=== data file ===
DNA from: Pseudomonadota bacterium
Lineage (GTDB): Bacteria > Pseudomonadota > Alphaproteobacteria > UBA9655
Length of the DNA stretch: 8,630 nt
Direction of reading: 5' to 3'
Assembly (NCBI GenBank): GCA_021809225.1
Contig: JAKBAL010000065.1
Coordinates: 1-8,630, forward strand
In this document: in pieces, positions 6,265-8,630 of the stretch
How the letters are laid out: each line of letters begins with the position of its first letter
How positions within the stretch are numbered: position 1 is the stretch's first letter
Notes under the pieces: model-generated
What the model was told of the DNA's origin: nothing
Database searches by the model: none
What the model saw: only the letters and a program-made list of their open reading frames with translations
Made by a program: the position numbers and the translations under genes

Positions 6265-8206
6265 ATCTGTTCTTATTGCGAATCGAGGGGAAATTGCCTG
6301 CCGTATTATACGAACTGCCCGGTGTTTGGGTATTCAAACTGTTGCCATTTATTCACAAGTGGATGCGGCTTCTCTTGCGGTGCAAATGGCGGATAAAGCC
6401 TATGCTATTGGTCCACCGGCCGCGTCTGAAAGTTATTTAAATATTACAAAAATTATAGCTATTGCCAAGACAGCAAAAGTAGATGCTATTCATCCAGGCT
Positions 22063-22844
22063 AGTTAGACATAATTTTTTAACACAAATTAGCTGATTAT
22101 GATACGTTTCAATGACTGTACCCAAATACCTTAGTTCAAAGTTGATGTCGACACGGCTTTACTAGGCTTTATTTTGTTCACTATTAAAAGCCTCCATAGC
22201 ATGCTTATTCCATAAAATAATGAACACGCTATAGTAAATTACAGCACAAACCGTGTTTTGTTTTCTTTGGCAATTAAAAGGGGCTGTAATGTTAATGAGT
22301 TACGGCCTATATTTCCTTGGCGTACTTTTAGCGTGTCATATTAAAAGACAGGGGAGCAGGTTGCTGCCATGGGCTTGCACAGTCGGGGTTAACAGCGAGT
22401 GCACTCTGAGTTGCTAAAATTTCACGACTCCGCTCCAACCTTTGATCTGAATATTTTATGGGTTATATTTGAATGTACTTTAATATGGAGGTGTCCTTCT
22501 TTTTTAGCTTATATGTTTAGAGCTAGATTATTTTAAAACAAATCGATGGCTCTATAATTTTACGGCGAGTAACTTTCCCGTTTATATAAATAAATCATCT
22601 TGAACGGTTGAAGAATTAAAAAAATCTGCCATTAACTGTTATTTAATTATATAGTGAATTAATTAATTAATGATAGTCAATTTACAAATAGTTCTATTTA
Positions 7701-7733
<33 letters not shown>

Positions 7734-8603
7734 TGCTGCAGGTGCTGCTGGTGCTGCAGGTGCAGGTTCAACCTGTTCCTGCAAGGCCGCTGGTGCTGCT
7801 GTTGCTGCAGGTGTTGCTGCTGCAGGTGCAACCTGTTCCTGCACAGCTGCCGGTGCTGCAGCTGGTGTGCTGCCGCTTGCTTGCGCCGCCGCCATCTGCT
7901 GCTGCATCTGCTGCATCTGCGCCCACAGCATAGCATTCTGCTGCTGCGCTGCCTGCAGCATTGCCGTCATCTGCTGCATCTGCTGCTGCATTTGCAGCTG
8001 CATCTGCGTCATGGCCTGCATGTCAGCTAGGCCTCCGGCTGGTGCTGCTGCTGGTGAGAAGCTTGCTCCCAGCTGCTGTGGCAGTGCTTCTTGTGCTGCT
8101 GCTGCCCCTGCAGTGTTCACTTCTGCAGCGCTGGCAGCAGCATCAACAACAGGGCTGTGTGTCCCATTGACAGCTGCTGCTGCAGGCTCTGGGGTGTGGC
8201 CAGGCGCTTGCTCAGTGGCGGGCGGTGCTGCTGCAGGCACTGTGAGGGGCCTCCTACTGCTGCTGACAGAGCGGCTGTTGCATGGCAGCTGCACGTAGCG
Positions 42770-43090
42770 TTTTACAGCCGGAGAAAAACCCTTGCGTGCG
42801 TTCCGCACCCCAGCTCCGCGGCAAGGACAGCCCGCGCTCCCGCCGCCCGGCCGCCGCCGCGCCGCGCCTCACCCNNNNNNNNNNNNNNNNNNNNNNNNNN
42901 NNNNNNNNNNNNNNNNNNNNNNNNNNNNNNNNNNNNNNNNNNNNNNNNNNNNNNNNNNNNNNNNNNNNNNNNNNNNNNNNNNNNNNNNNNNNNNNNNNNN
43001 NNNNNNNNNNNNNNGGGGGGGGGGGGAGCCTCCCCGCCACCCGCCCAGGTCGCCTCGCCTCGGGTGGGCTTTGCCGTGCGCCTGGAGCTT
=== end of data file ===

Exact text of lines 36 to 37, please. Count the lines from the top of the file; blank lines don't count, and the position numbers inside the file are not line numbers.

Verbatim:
8201 CAGGCGCTTGCTCAGTGGCGGGCGGTGCTGCTGCAGGCACTGTGAGGGGCCTCCTACTGCTGCTGACAGAGCGGCTGTTGCATGGCAGCTGCACGTAGCG
Positions 42770-43090